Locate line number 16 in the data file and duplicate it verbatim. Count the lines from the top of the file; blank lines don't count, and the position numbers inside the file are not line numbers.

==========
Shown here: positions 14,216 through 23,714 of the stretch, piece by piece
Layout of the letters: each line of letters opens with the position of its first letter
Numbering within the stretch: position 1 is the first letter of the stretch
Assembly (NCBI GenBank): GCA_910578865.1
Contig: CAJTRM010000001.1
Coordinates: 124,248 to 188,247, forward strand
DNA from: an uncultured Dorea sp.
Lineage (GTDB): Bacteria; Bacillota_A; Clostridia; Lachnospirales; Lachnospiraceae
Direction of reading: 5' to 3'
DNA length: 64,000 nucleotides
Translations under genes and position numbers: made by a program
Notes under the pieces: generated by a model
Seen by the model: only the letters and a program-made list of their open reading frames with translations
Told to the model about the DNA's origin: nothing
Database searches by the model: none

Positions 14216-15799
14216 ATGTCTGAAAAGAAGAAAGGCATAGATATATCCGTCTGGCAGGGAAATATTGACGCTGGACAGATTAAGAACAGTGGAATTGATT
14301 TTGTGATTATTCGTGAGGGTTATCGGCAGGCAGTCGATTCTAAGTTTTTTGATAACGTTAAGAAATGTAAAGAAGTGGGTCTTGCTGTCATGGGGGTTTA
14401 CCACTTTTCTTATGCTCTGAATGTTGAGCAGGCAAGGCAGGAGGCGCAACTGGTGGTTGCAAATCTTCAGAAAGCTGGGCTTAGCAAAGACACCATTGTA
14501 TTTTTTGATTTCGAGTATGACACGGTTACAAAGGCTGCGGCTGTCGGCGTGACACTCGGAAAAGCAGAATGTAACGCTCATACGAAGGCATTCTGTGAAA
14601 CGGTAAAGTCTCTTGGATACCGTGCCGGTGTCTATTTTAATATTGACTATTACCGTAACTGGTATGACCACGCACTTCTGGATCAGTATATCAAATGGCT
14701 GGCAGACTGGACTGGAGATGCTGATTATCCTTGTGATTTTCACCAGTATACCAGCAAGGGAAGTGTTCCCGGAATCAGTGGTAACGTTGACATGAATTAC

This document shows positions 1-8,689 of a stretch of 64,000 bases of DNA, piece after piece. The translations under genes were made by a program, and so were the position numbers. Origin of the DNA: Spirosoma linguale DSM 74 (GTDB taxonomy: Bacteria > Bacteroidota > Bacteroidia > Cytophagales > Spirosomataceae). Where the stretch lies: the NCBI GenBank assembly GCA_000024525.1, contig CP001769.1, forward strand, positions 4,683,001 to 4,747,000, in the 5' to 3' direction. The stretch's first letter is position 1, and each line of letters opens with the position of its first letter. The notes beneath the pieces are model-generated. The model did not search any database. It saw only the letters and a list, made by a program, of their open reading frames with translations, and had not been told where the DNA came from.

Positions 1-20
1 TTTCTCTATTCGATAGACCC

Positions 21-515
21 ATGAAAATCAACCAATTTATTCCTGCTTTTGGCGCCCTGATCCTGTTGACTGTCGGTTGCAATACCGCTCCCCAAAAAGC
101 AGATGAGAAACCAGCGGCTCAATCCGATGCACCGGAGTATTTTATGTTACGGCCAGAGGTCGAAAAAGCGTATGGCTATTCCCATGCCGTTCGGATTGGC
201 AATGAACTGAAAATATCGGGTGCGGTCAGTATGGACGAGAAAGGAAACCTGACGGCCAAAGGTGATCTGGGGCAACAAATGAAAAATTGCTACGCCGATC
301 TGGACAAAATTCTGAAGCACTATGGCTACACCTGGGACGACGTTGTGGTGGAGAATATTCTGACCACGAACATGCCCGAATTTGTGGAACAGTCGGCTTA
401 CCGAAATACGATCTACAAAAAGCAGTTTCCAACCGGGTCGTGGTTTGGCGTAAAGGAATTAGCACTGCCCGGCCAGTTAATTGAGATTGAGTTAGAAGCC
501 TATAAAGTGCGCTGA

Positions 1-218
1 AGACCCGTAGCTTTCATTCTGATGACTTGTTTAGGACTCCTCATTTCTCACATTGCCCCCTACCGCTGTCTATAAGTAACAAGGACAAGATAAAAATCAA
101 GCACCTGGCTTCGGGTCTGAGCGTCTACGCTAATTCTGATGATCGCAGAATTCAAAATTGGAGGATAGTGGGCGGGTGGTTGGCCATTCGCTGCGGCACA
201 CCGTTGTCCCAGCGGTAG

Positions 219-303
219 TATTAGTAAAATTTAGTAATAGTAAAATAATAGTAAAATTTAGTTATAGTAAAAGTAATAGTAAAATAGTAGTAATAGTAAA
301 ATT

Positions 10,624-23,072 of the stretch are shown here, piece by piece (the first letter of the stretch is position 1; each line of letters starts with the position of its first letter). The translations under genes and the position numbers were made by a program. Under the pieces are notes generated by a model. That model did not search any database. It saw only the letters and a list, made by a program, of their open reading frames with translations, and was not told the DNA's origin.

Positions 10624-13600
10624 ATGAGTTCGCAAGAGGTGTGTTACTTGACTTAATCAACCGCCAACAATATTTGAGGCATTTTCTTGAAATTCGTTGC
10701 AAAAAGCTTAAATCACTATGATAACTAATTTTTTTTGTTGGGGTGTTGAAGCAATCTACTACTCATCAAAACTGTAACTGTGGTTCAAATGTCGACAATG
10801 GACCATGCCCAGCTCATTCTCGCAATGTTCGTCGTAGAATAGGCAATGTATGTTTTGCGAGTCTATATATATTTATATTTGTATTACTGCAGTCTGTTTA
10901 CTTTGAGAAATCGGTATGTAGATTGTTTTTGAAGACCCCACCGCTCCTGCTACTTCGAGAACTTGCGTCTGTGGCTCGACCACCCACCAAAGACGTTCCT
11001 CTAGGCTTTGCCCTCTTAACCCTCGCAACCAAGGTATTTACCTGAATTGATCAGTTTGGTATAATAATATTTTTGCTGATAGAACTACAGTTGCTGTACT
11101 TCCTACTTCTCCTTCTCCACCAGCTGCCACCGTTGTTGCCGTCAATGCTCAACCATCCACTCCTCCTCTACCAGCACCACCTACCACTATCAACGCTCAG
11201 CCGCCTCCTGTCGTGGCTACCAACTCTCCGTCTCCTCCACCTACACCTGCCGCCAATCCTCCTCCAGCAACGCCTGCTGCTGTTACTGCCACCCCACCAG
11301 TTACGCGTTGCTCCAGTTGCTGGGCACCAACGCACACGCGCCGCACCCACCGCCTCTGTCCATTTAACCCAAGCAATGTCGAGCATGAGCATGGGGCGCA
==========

Positions 14216-15799